Browse Lots

Global notice COVID-19 Important notice
Details
Joan Mitchell (1926-1992)
No. 3
signed 'J. Mitchell' (lower left)
oil on canvas
69¼ x 65 3/8 in. (175.8 x 166 cm.)
Painted in 1953-1954.
Provenance
Stable Gallery, New York
Anon. sale; Christie's, New York, 8 May 1984, lot 8.
Acquired at the above sale by the present owner
Literature
P. Brach, "Fifty-Seventh Street: Joan Mitchell," Art Digest, 15 April 1953, vol. 27, p. 16.
Robert Miller Gallery, Joan Mitchell: Paintings 1950 to 1955, New York, 1998, p. 38.
Exhibited
New York, Stable Gallery, Joan Mitchell, 1953.
Cleveland Museum of Art, The Art of Collecting Modern Art, February-March 1986, fig. 21 (illustrated in color).

Lot Essay

The present painting is a rare, exceptional example Mitchell's early work. No. 3 was part of her second one-person exhibition at the Stable Gallery in the spring of 1953. The previous year marked her professional debut as a working artist. Visitors were struck by the powerful force and spatial complexity of these paintings. Paul Brach noted, "The debut of this young painter marks the appearance of a new personality in abstract painting. Miss Mitchell's huge canvases are post-Cubist in their precise articulation of spatial intervals, yet they remain close in spirit to American abstract expressionism in their explosive impact. Movement is controlled about the periphery by large, slow-swinging planes of somber grays and greens. The tempo accelerates as the forms multiply. They gain in complexity and rush inward, setting up a wide arc-shaped chain reaction of spasmodic energies." (P. Brach, "Fifty-Seventh Street in Review: Joan Mitchell," Art Digest, 26, January 1952, pp. 17-18).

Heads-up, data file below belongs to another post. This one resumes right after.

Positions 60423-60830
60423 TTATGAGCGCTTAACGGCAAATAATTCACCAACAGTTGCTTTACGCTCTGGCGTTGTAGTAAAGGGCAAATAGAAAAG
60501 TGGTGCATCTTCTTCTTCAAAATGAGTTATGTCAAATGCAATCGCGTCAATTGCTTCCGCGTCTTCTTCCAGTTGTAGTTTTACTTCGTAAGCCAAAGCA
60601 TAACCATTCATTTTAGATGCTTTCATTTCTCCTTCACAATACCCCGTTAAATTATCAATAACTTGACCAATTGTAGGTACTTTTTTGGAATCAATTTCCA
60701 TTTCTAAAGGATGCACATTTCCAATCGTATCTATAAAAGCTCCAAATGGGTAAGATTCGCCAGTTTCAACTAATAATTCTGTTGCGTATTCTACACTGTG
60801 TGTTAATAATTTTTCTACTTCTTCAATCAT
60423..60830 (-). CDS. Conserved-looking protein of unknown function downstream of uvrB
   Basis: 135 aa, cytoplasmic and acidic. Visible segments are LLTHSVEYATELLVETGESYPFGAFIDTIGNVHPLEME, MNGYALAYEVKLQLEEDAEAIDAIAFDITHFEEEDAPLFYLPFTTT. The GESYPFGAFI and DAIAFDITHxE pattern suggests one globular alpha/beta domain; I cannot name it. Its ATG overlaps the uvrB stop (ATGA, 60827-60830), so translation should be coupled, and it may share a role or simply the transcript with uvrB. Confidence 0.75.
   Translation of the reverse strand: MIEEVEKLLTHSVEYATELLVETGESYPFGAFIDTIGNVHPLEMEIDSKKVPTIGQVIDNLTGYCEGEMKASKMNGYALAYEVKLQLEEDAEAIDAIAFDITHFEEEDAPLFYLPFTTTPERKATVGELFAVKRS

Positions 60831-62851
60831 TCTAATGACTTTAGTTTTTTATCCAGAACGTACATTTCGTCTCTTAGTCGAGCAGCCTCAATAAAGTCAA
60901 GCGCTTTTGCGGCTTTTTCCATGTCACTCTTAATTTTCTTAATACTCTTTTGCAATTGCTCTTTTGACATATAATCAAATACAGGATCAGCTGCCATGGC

1953 was a breakthrough year for Mitchell. By this time, her paintings of 1950 and 1951 with their planes of color crisply laid down had been transformed into thinned washes of subtle, muted color and saw the beginnings of her signature whip-like brushstrokes. Mitchell's lessons learned from analytical cubism of Picasso and Braque helped her understanding of the armature of abstract painting.
As a second-generation Abstract Expressionist, Mitchell took on the bold brushwork of de Kooning and Kline, whom she greatly admired, and yet remained wholly unique to her style. "It would be in such paintings as the untitled canvases of 1953-54 that Mitchell's extraordinarily distinctive compositional, chromatic, and textural qualities began to show themselves. These works mark the beginning of that unique combination of bravura and delicate subtlety that would remain with the artist for the rest of her life." (J. Livingston, "The Paintings of Joan Mitchell", The Paintings of Joan Mitchell, exh. cat., New York, Whitney Museum of American Art, p. 22.) Mitchell's early works as exemplified by No. 3 already possessed the signature qualities of her painting: grand scale, intricacy of figure and ground and calligraphic trace of the abstract gesture.

Joan Mitchell at work on Bridge, New York, 1957 Photo c Estate of Rudy Burckhardt/Licensed by VAGA, New York, NY
;

More from Post-War and Contemporary Art (Evening Sale)

View All
View All